Typology of small producers in transition to agroecological production
¹University of Cundinamarca, Faculty of Agricultural Sciences, 18th Diagonal # 20-29, Fusagasuga, Colombia
²University of Tolima, Faculty of Veterinary Medicine and Animal Production, Barrio Santa Helena, Ibague, Colombia
³Agrosavia. National Research Center of Agriculture, Nataima, Colombia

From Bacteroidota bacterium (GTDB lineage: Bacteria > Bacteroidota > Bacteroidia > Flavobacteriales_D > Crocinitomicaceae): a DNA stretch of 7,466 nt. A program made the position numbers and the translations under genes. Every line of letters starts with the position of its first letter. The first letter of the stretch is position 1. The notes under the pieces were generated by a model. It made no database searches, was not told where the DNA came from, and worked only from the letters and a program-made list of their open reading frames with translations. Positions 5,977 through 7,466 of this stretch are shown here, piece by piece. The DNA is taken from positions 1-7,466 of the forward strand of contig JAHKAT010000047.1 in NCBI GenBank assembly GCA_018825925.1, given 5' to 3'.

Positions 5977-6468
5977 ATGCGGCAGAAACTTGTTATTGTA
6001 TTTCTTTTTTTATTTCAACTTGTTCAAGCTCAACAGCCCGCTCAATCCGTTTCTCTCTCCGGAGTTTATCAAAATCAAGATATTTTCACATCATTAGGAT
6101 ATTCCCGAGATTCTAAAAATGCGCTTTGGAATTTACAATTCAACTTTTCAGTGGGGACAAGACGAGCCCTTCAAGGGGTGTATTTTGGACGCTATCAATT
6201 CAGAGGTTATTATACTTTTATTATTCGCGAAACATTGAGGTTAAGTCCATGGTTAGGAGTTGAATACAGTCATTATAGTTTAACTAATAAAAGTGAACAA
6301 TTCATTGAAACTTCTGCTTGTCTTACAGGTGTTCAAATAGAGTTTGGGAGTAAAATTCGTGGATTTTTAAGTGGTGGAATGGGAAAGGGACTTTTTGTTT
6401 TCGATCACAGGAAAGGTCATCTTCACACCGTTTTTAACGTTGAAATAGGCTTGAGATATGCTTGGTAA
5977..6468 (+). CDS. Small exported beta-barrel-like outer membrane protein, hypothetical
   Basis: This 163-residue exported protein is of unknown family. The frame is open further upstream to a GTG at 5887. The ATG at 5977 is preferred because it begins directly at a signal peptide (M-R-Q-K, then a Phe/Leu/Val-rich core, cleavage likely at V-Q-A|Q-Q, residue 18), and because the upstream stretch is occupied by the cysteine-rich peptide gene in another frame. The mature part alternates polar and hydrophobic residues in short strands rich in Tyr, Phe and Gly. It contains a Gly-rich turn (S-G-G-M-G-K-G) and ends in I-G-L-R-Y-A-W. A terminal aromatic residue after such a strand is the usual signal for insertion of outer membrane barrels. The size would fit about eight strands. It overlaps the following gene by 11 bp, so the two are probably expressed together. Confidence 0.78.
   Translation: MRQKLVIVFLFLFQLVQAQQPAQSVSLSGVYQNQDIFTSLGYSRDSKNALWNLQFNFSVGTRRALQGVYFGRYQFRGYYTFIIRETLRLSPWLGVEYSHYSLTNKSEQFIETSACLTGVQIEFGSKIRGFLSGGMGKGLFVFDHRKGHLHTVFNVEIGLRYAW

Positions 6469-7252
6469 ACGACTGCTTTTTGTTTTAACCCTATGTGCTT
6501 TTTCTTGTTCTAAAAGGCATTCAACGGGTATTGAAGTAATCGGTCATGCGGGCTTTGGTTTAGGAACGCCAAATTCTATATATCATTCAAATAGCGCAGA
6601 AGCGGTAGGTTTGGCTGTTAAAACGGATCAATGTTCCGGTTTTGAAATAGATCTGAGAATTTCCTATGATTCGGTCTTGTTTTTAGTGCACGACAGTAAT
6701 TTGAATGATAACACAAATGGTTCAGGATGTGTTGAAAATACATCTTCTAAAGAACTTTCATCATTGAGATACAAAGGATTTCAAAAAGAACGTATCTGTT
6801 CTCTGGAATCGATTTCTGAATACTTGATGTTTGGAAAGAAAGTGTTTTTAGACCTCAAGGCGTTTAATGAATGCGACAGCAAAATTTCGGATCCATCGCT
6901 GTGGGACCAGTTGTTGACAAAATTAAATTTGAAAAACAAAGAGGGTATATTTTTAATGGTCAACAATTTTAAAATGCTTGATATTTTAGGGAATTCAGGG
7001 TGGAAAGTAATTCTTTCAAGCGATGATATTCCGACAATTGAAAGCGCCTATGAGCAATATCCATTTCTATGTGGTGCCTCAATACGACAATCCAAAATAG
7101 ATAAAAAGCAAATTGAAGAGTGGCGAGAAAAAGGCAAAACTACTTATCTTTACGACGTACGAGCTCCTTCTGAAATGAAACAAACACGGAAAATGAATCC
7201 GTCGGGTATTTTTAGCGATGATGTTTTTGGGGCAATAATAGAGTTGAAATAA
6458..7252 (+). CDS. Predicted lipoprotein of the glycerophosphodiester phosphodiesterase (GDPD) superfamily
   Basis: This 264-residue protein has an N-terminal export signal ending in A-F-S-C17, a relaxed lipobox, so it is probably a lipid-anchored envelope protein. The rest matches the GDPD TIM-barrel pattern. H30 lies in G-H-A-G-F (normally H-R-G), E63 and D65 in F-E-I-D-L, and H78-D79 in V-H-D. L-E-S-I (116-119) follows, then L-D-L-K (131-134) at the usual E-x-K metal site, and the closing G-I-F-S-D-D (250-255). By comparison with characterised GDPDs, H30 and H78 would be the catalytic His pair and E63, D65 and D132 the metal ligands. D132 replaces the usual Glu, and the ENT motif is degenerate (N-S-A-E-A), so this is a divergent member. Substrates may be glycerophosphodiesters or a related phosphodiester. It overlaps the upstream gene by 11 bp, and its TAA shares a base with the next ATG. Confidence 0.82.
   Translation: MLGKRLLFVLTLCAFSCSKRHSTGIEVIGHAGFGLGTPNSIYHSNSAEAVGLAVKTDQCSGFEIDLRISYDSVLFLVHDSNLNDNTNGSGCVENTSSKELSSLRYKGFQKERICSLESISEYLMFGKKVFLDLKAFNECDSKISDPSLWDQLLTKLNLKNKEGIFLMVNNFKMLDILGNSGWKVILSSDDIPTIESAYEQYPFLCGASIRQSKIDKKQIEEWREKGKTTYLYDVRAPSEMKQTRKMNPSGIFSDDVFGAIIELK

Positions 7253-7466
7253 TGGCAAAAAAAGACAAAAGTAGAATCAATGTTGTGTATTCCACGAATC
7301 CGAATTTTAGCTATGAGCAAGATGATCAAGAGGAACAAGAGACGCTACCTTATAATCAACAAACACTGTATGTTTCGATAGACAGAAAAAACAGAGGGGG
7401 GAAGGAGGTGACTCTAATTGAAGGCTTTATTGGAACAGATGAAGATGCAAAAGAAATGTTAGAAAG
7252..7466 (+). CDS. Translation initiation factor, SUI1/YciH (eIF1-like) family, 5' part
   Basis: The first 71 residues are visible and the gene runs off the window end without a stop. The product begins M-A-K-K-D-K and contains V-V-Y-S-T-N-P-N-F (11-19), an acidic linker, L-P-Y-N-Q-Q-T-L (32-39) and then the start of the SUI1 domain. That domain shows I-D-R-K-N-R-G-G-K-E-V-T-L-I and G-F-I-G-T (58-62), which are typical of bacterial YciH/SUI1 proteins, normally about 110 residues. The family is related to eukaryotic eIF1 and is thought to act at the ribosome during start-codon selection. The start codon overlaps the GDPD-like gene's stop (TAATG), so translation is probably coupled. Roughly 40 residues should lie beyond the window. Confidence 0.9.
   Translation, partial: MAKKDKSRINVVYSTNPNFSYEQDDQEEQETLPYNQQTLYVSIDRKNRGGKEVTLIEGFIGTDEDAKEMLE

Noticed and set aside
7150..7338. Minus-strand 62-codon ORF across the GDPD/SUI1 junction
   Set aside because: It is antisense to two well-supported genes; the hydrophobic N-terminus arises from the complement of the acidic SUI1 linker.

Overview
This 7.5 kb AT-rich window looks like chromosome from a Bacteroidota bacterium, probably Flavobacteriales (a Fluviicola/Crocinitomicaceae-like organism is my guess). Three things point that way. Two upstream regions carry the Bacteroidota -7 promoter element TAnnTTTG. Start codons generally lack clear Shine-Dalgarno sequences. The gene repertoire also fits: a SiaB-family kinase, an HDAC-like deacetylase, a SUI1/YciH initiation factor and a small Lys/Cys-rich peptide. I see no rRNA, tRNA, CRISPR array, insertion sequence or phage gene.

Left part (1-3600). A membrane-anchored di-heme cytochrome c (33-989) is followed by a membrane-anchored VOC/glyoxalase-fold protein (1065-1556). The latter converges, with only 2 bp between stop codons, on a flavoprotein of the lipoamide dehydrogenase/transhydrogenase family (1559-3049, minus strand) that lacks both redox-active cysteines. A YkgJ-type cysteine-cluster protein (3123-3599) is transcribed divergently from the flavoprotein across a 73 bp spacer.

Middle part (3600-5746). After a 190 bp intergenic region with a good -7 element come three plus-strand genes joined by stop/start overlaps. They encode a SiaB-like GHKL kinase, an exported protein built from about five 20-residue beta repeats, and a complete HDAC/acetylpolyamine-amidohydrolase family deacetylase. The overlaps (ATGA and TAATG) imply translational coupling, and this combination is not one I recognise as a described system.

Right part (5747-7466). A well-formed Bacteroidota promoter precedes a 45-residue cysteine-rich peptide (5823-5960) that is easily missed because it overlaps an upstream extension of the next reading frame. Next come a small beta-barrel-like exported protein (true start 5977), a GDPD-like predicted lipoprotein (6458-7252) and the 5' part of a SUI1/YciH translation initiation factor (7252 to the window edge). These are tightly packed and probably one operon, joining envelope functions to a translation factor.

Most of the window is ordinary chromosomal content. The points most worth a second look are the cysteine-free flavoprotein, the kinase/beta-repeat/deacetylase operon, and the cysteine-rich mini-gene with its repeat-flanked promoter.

Agroecology is now emerging as the fundamental science to guide the conversion of conventional production systems to more diversified and self-sufficient systems. The agroecological transition is defined as the gradual change that farmers undergo to adapt and move from more conventional towards agroecological farming principles, encompassing technological, societal, institutional and organisational changes in the food system. To analyze a transition process, it is initially necessary to understand how agroecosystems work (their structure and processes), and the different ways human beings intervene an ecosystem in order to transform it for productive purposes.Farm systems typology and classification techniques are used to guide strategic lines of research, sectorial policies, and promote sustainable development in response to farmer’s needs. Determining multidimensional classification methods in agricultural systems is necessary, considering both the variables inherent to the production system and those of an external nature that indirectly impact the development and long-term sustainability of production systems. One of the purposes of this research was to characterize agricultural production based on sustainability systems and environmental, social, and economic indicators. The study was carried out based on data collected from 71 farm surveys, considering the social, economic, environmental, and technological dimensions. Multiple correspondence and cluster analysis were done. Three types of production systems were obtained: Group I, organic producers in transition; Group II, conventional producers in transition to organic production; and Group III, conventional producers interested in organic production. Producers need to focus on processes that allow them to improve their skills to develop human talent and social capital in terms of integration, collaborative work, trust, political and cultural capital, so that they can make progress easily and start implementing agroecological, infrastructure, and natural resources management practices, while improving their living standards. The information yielded by a typology process allows for us to know the current state of agricultural production systems based on the implementation of agroecological practices; thus facilitating the preparation and implementation of participatory plans and/or integrative proposals that promote agrofood sustainability.